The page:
GEFFNER, Leo March 10, 1928 – February 28, 2018 Beloved husband, brother, father, grandfather,...
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Mar 13, 2018News
March 10, 1928 – February 28, 2018 Beloved husband, brother, father, grandfather, and great-grandfather, Leo Geffner passed away peacefully in the early morning hours of Wednesday, February 28th, leaving behind an immeasurable legacy of good deeds. Leo was a lifelong Angeleno, who grew up in Echo Park and graduated from Hamilton High School. He earned a B.A. from UCLA in Political Science in 1949, and, three years later, an L.L.B. from Boalt Hall, UC Berkeley. He was admitted to the California State Bar in 1953, later making partner with the firm of Levy, DeRoy, Geffner and Van Bourg. In 1968, Leo formed the iconic union firm, Geffner & Satzman, where he petitioned on behalf of working families for, among others, United Teachers-Los Angeles, International Alliance of Theatrical and Stage Employees, Screen Actors Guild, and Service Employees International. In 1985, Leo argued successfully before the California Supreme Court to establish the right of public employees to strike; he made two appearances before the U.S. Supreme Court, the second, in 1998, with his most recent firm, Geffner & Bush, on behalf of Screen Actors Guild in a unanimous 9-0 decision. Leo, who left us just short of his 90th birthday, had a deep love for family that extended across many generational lines. He was the oldest child of Solomon and Goldie (Kamisher) Geffner, and leaves behind two younger brothers, Arnold (Jeanne) and James (Gayle) Geffner. On August 20, 1949, at Temple Tifereth Israel in Los Angeles, Leo married his beloved wife of 64 years Pat (Schapiro), whom he traveled the world with many times over, and with whom he raised three devoted children, Michael (Lily), Meryl (Mark Perry) and David (Devon Brown). His passion for L.A. sports teams – the Dodgers and Lakers – was contagious, particularly among his surviving grandchildren living in the U.S. – Olivia, Mila, Benjamin and Ruby. His love and support crossed continents – from South America to Europe – for his many other grandchildren and great-grandchildren. A kind, generous, and warm-hearted man, Leo was a “mediator” in life and work, whose deepest desire was to bring people together. His love for his treasured wife, Pat, was inspiring and infinite, and they have now been reunited in eternal celebration. May his memory bring tremendous blessings for generations to come.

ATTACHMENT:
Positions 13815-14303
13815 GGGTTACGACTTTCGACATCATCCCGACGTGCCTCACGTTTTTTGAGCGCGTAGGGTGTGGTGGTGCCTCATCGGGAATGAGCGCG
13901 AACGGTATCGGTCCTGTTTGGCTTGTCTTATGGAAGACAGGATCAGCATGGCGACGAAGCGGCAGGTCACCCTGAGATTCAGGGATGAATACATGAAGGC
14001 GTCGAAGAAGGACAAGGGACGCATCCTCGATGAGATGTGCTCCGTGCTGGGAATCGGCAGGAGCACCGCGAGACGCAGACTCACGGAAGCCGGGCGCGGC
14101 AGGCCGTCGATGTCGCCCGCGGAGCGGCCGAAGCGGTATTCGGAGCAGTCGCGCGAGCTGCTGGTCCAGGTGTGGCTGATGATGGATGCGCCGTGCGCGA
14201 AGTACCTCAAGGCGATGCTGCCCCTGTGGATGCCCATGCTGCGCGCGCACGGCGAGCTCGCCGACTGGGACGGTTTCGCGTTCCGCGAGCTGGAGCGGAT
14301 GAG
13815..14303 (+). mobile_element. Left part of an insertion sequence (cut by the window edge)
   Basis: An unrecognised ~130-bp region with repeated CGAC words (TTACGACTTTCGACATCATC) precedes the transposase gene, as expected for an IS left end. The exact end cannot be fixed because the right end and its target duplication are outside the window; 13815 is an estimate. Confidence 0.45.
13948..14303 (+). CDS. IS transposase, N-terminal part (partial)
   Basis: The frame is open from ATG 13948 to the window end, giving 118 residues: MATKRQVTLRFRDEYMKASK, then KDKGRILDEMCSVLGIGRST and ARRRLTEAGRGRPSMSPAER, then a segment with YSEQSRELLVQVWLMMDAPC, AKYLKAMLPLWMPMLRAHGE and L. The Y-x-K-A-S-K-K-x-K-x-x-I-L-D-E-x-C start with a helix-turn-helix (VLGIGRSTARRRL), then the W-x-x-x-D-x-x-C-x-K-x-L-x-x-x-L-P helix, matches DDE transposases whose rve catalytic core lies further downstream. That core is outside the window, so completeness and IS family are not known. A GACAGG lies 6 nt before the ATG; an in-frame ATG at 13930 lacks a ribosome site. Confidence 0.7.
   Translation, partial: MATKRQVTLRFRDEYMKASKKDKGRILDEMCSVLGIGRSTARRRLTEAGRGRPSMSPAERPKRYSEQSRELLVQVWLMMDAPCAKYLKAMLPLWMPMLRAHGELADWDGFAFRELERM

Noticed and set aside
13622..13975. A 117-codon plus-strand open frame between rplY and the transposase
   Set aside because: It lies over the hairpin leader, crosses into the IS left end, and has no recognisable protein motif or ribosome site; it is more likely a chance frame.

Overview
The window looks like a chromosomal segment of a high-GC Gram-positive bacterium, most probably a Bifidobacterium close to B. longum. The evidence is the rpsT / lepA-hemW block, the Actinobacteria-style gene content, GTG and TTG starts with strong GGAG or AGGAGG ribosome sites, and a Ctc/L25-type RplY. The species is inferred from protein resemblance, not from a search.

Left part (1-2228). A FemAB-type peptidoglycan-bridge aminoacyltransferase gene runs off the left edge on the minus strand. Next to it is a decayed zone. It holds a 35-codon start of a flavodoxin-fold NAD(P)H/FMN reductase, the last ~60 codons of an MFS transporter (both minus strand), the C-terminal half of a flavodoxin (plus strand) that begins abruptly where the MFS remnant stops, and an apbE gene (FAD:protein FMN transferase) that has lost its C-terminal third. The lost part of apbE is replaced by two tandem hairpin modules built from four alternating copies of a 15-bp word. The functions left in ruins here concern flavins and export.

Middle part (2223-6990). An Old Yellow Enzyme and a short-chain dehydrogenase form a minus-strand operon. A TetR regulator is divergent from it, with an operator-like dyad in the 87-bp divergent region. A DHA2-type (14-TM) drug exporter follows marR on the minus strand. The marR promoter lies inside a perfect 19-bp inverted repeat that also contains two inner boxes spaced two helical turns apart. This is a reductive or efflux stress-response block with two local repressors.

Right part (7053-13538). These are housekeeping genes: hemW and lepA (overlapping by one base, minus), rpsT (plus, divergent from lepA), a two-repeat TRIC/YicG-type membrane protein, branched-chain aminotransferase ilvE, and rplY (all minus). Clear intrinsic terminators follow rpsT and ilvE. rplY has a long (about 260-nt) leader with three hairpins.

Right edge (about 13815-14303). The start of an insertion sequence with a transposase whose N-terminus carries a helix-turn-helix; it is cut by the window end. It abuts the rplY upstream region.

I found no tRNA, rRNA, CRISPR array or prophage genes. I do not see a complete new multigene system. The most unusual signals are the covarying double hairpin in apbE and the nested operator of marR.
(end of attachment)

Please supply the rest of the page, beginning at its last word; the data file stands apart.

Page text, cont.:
Please direct charitable donations in Leo’s memory to: SAG Foundation, Southern Poverty Law Center or Skirball Cultural Center.
Published in the Los Angeles Times from Mar. 10 to Mar. 11, 2018